Nothing is perfect, of course. Why can’t they do away with the stupid Apple key (you have shift fn alt cntrl and apple as ways of modifying keys, which is a ridiculous overabundance) and give us pageup/down instead? And don’t get me started on the sodding dongles: don’t Apple realise that most of us would happily pay >100 quid to have a custom model with a VGA port instead?

  6. ian smail says:

    thanks – i’ve had two copies of the “Desktop” link on my finder sidebar since about ~2006 and it bugged the hell out of me.

    so i’ve now managed to delete the “disabled” one.

    this comes from the one thing which OS-X falls down on – the help facility is useless for anything detailed (worse than MS). you can find information on the web, but for the most part it isn’t apple who is providing it.

    the take-off i saw with mac kit was when they released 10.3, then a lot of people started buying the laptops (at least in the US/UK). given the developer community, i’d be surprised if they totally lost the link to UNIX… but if they do then i’ll have to go back to a clunky linux-overlayed MS laptop where none of the hardware-specific features work.

  7. dave says:

    Yep – It’s the Unix. To have IRAF, powerpoint (or these days Keynote) and word all open at the same time on the same machine without virtual machine nonsense is great.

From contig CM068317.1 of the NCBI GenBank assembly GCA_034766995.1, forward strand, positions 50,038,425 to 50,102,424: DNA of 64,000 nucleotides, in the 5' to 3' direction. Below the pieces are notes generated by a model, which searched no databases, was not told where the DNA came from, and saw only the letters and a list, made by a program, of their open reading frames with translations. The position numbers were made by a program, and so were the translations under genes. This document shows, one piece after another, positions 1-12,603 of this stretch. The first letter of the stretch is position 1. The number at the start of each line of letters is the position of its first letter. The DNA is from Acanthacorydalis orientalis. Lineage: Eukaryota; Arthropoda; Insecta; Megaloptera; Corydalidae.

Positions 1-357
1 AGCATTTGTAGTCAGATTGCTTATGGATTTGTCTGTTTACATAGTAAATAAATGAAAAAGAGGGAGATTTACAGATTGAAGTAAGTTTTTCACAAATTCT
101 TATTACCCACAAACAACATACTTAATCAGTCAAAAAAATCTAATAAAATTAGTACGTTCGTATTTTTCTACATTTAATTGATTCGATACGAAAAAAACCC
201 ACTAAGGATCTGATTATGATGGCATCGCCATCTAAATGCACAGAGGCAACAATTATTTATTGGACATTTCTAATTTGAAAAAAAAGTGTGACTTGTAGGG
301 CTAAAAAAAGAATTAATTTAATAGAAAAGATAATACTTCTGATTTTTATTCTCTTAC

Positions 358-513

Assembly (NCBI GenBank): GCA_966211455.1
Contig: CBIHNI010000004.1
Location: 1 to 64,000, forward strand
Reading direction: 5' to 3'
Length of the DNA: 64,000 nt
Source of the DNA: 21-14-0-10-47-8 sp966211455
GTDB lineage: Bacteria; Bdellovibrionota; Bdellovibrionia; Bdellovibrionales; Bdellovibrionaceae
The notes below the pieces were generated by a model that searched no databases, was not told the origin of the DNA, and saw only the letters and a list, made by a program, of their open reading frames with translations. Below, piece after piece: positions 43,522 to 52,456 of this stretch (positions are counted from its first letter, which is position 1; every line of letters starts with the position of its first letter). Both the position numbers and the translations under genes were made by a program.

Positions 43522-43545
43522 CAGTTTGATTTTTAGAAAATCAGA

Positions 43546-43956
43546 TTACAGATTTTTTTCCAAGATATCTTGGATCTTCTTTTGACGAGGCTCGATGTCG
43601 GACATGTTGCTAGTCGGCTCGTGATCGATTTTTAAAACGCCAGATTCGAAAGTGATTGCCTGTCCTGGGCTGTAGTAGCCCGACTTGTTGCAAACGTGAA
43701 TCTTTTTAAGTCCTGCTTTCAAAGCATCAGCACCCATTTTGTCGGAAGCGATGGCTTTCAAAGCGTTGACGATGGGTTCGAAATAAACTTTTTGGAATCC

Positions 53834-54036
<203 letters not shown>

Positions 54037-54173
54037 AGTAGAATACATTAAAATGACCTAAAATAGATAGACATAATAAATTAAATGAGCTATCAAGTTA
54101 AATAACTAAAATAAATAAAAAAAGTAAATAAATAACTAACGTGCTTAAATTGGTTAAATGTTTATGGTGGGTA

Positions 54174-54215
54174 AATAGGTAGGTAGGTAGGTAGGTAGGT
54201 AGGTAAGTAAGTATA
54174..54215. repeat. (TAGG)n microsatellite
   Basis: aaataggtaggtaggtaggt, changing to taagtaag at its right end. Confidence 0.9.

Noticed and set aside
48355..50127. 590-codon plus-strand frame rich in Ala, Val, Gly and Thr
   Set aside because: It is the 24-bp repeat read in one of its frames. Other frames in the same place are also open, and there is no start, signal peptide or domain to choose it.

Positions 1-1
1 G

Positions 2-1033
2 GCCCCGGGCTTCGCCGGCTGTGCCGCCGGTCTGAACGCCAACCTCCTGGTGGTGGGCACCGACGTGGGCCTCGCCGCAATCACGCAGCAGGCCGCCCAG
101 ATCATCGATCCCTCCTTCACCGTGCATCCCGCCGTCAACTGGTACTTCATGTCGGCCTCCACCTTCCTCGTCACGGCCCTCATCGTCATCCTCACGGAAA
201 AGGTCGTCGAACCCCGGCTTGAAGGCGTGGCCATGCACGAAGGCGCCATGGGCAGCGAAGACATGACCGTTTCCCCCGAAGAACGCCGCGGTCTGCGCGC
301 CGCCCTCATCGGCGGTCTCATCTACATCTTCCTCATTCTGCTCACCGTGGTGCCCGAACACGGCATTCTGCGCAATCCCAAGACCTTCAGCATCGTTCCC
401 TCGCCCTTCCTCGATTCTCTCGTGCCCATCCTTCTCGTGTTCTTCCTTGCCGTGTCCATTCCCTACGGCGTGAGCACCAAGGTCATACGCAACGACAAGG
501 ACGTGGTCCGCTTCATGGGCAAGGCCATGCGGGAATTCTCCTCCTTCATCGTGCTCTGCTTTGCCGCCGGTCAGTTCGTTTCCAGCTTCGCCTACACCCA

The thing that really sold me on OSX Macs first of all was the ability to walk into a shop on Tottenham Court Road, open a terminal window on one of the demo Macs and start EMACS. Bliss!

  8. andyxl says:

    Running EMACS made you happy ? You and JAP should have sado-masochistic evenings together.

  9. Andy, please check my latest comment above; it appears that one of the links doesn’t work. Perhaps an obvious typo on my part, but the comments can’t be edited by the author. 😦

  10. andyxl says:

    Phillip – done. And a splendid cartoon it is too.

  11. Martin E. says:

    The Minor Planet Center runs on VMS, which makes them safe from hackers trying to steer an asteroid at the Earth. You may sleep easily now.

  12. Martin E. says:

    ANDY! How come you had time to fiddle with sidebars when our HST proposal was at stake!! I never have the time for this stuff.

  13. andyxl says:

    Posted a full five days before the HST deadline M… and sometimes you just have to have some fun. Ohhhh wot a geek am I.